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Module 6
Module 6
Module 6
Module 6
Module 6
Module 6
Module 6
Module 6
Module 6
Module 6
Module 6
Module 6
Module 6
Module 6
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Module 6

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  • 1. The Effects of Deployment on Students By Mallory Ridenour EduW200 Module 6
  • 2. Article 1 Summary Article 2 Summary Article 3 Summary Conclusion Article 1 Summary Article 2 Summary Article 3 Summary References Article 1 Personal Reflection Article 2 Personal Reflection Article 3 Personal Reflection Video
  • 3. “ For the first time in the country's history, there are more military dependents (spouses/children) than service members. In fact, there are over 2 million children who have one or both parents in the military, and about half of these young people attend U.S. public schools”( Sherman, Glenn , 2011). <ul><li>This article is about the challenges military families face because of the military. Although half of the students go to public schools, the other half probably live of bases where there are tons of other people in a situation like their own. For the students that go to public schools, school may be a challenge because most of their peers, and even teachers, may not know how to deal with the student. </li></ul><ul><ul><ul><li>This article is about how more than 2 million service members have been deployed to Iraq or Afghanistan. This war is called the Global War on Terrorism. That would mean that there are more students and spouses than number of service members. </li></ul></ul></ul>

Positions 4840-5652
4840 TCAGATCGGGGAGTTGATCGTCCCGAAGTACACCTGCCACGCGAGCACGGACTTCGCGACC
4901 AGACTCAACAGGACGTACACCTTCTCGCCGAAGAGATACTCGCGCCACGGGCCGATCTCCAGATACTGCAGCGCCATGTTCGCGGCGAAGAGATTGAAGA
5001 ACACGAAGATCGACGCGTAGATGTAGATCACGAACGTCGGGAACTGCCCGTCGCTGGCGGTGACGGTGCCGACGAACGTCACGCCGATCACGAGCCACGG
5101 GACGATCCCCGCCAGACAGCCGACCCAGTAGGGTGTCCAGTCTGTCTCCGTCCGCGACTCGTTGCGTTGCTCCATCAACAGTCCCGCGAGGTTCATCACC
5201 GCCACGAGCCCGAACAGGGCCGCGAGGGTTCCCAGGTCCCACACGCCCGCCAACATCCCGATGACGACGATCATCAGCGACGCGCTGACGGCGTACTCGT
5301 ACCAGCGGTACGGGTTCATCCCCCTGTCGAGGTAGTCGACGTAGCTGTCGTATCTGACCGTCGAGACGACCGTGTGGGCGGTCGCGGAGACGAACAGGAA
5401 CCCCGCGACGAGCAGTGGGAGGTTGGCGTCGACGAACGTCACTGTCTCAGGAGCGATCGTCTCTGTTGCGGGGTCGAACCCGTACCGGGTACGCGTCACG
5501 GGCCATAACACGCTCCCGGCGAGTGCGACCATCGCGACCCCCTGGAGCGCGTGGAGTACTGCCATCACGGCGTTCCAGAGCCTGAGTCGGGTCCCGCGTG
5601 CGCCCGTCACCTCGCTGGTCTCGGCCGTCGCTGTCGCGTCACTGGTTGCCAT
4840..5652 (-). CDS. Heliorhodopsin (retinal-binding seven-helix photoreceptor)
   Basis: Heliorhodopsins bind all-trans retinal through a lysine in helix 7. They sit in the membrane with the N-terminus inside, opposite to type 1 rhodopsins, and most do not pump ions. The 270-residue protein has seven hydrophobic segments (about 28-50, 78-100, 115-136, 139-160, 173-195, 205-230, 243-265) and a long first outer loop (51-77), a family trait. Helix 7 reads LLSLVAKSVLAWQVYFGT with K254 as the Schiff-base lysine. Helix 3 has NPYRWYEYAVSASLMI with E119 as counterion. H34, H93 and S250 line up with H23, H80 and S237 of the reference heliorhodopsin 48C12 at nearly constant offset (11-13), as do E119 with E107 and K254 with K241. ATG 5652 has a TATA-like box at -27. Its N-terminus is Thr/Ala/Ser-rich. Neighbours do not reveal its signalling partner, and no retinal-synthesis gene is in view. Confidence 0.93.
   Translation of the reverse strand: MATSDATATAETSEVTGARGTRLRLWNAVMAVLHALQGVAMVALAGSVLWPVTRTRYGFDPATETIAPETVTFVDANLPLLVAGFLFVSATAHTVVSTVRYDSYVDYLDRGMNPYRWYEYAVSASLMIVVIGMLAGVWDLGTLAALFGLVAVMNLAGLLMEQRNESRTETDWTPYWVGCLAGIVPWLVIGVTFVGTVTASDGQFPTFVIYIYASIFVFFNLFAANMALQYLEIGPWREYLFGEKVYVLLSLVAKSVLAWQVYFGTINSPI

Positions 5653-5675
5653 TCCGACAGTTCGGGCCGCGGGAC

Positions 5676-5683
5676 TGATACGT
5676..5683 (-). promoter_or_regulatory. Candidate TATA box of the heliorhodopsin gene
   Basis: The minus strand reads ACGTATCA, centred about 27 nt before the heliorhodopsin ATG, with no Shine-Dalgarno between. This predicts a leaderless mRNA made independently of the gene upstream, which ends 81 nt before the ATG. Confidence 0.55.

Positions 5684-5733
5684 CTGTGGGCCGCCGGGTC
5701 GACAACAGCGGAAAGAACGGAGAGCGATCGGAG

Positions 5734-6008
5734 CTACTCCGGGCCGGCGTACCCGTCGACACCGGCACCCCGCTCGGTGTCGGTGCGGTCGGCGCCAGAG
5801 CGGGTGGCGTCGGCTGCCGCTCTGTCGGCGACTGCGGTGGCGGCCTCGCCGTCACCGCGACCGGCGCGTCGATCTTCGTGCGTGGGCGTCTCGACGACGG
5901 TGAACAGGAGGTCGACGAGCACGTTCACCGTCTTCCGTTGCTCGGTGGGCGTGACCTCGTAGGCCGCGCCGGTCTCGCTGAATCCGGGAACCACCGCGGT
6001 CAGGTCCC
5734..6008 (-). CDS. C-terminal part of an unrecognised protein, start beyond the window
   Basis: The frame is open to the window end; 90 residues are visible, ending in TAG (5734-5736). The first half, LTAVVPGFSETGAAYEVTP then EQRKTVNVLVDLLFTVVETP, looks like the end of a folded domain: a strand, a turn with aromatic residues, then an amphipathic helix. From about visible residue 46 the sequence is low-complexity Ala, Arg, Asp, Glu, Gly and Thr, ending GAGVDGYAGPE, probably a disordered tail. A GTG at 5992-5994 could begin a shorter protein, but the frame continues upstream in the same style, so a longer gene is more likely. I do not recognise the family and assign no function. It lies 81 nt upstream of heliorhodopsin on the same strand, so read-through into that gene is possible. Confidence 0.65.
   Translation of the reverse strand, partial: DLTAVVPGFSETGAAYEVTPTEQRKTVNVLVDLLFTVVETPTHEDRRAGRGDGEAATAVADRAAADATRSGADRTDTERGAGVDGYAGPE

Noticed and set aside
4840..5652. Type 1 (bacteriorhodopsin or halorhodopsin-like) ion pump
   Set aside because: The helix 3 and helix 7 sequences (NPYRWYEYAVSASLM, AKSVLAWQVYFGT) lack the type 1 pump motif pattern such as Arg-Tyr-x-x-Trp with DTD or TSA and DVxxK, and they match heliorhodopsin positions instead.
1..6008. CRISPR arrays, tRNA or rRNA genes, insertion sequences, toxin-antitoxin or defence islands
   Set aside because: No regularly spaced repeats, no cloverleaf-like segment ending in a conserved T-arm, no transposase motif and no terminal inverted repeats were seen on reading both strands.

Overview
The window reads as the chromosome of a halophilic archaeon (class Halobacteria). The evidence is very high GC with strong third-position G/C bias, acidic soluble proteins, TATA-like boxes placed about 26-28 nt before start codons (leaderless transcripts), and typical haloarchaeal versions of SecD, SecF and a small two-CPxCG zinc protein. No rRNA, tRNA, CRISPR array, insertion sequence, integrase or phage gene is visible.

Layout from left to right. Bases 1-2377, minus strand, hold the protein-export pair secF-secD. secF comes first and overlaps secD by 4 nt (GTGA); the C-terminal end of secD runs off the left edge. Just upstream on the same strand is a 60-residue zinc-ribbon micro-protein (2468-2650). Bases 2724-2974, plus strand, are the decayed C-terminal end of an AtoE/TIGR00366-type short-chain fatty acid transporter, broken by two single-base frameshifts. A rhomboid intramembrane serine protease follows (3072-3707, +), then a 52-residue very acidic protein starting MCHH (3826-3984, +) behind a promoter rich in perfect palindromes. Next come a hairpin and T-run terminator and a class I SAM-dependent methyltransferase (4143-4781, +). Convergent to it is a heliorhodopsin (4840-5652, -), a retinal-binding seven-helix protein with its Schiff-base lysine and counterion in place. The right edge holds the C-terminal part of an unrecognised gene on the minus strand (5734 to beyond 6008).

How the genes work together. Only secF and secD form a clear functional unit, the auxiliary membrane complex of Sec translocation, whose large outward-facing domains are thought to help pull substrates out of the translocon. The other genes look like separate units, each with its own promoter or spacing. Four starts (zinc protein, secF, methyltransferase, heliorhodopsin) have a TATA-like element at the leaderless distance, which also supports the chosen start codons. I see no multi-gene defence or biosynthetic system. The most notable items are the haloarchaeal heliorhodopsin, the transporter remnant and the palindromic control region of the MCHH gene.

• 4. <ul><li>“The authors hope that these statistics and practical suggestions will motivate and empower school psychologists to remember that military kids truly do &quot;serve&quot; the country, deserve one's appreciation, and may need some extra support along the way” ( Sherman, Glenn, 2011). </li></ul><ul><li>This quote is saying kids serve the country too because they sacrifice a lot having a parent in the military, especially while deployed. This article is hoping to offer suggestions on how to deal with students that are part of military families because their situations are so unique. In the article, it also states how deployment effects youth, especially in school. This article also may open up people’s eyes to the demographics of today’s military and how many people are serving with a family. The family is just as important as the service member, without the family the service member wouldn’t be the same. </li></ul>
  • 5. Reflection and 3 “A-ha moments” from Article 1 <ul><li>This article really hits home with me. Although I do not have kids, my fiancée is in Afghanistan and I know how hard it can be to concentrate on school at times. I can imagine how hard it would be for a student, for example elementary, because they may not fully understand why one of their parents is gone, and then to add school on top of it makes it difficult. </li></ul><ul><li>3 “A-ha moments” from this text: </li></ul><ul><li>There are more spouses/kids than service members. </li></ul><ul><li>Kids need some extra comfort while a parent is gone, even just to acknowledge that their parent is okay will do. </li></ul><ul><li>The family is just as important as the service member themselves. The service member relies on the family’s support to keep them going when times get hard. </li></ul><ul><li>Click here for Article 1 </li></ul>